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This week is particularly one that is reflective for me because it has a sad theme of cancer surrounding it. Sunday night I heard of an old acquaintance who passed after a long, painful battle with cancer, and he was only 27 years old. This deeply saddened me, as I knew he was once close to a dear friend of mine, and I was worried about her, but it also reminded me of our own mortality. As we spoke on the phone I asked how it is that we are so lucky? Cancer, as it has proven time and time again, has no M.O. It doesn’t target a specific person, nor are there many indications of who will and who won’t have it. Of course there are preventive measures for some cancers, but many creep into individuals lives, completely unexpectedly, and face them with the most challenging battle they will ever fight in.

This lead me to think about my amazing friend, Moira, who was taken from us a year ago, having suffered from many forms of cancer at once. Again, a beautiful, driven young woman, who never expected the disease and one day was hit with the most terrifying news of her life. After a long, painful and trying battle, we said goodbye to Moira last March and it was the first time I was personally affected by losing someone close to me with the disease. It’s painful to think about even now, because the beautiful memories and great times you had, are jaded by a bitterness that you feel for that person being taken so soon.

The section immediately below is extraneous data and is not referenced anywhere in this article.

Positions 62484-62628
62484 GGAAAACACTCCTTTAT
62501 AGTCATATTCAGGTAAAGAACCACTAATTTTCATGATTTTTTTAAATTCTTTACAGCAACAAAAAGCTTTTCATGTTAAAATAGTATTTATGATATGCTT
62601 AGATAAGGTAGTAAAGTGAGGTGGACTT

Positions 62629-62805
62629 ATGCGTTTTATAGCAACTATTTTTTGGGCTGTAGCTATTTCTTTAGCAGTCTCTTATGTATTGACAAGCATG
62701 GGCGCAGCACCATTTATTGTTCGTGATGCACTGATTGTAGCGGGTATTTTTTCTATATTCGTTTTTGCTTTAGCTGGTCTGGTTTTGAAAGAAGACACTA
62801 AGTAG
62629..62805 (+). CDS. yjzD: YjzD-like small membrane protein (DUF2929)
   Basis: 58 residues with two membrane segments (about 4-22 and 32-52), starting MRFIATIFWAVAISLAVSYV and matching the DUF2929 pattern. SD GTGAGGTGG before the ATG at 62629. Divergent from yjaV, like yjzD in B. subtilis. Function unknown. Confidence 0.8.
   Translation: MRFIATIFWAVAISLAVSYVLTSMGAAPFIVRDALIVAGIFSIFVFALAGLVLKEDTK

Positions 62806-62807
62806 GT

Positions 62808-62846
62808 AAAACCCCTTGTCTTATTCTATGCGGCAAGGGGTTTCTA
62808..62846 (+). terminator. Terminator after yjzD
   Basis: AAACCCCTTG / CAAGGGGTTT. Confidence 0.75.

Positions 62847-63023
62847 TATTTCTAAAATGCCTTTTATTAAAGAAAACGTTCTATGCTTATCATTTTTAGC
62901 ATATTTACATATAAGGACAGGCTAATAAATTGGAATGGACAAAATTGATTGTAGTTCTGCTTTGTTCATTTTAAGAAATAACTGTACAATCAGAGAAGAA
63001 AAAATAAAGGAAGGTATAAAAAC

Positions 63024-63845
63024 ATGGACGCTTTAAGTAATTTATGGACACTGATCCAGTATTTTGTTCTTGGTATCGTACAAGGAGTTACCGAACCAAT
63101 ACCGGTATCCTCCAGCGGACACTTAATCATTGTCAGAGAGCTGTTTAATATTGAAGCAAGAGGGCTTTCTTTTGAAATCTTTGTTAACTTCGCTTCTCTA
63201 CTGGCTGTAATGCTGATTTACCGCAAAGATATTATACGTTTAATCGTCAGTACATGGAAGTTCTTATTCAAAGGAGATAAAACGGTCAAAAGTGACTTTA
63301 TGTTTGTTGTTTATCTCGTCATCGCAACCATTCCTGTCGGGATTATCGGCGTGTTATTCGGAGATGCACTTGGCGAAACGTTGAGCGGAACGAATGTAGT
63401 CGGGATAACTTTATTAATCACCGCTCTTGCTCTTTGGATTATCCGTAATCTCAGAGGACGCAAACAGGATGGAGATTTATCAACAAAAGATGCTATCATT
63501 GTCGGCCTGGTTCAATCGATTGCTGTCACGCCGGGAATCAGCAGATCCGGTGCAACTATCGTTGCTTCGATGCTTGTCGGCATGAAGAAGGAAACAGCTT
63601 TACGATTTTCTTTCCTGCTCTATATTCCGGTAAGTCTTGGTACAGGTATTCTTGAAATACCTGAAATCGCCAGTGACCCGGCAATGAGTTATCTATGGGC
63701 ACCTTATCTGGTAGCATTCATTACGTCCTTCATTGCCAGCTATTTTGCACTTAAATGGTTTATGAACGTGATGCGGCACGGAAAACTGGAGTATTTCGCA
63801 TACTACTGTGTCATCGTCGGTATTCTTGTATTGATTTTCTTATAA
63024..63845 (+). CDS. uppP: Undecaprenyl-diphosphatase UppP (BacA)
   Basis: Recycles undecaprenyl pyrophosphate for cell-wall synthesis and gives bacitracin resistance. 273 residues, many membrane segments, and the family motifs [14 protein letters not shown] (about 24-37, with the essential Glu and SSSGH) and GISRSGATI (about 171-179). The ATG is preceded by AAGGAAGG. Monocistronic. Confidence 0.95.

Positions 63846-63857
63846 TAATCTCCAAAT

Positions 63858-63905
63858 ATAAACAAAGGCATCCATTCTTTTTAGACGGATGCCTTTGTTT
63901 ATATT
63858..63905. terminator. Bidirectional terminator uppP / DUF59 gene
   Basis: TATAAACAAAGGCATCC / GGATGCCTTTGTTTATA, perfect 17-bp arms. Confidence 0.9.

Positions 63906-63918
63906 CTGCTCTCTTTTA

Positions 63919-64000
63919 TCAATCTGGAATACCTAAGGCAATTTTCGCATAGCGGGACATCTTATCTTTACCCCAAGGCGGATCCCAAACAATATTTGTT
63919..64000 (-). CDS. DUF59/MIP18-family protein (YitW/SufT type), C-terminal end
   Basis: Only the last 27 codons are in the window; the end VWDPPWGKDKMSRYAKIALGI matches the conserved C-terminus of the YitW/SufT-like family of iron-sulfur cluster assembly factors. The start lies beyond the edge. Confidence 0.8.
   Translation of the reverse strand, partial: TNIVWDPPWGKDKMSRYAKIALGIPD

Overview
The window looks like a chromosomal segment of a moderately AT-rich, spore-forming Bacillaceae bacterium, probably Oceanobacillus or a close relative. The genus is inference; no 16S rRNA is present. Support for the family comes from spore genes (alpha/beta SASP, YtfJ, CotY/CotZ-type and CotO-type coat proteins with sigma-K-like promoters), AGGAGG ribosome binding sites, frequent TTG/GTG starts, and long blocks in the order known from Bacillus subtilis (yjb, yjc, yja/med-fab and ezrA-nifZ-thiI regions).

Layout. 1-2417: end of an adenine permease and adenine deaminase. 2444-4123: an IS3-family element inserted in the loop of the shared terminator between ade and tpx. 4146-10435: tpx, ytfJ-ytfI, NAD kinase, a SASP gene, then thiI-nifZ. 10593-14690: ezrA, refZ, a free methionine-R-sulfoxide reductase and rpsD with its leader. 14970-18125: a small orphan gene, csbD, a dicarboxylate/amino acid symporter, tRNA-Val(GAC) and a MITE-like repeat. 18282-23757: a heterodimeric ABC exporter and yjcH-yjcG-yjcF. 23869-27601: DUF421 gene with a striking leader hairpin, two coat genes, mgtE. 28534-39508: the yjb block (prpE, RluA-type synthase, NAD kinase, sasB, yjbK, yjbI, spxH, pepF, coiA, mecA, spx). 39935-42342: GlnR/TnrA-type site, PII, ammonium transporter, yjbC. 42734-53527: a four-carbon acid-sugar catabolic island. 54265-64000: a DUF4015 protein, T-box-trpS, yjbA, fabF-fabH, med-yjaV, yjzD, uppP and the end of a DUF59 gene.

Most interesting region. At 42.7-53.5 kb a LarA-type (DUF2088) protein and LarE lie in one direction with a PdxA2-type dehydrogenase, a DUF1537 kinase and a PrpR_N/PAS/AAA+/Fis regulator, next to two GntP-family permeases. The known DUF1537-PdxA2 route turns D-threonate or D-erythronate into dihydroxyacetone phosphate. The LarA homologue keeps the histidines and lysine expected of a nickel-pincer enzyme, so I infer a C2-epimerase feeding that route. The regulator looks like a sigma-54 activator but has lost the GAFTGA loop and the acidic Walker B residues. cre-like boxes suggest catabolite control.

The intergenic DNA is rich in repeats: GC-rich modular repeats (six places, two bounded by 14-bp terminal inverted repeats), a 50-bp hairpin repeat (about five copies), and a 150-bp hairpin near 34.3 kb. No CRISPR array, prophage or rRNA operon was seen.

And the positive way to look at this is that these people are brought into our lives for a special purpose. We learn from them, love them, and now know what it’s like to care for someone so deeply that it hurts you to watch them suffer, and then sadly, pass away. I believe that Moira made me a better person, and that my friendship with her is something I will keep with me always and treasure.

I have known from a young age just how brutal cancer can be, as it has taken distant relatives and even found its way to my parents, who amazingly were able to beat it and are now healthy and cancer free. This is where my passion comes with volunteering and working with many cancer organizations. This is where my inspiration for THON came in, and how it literally SAVES the lives of children with cancer (thank you Penn State). In addition to this organization there is Relay for Life, American Cancer Society, St Jude’s, Target House, etc. which I like to stay closely involved with and support. These organizations raise millions of dollars a year and help fund treatments, support and research to one day DEFEAT cancer, so it can no longer take the ones we love away from us.

Cancer makes me appreciate life and those who were brought into it, even if it was for a short time. I know that I’m honoring Moira, my parents and those who have fought by continuing to fight for them; for a cure. That being said, cancer needs to end. The continued support we all give is what has the power to make it go away. I live for the day when cancer is one of those diseases that WE found a cure for, and that no one loses their life to anymore. For our kids, grand kids, the future… I hope it’s an old, distant memory that they never have to know the wrath of.

With a heavy heart this week,

Aurora

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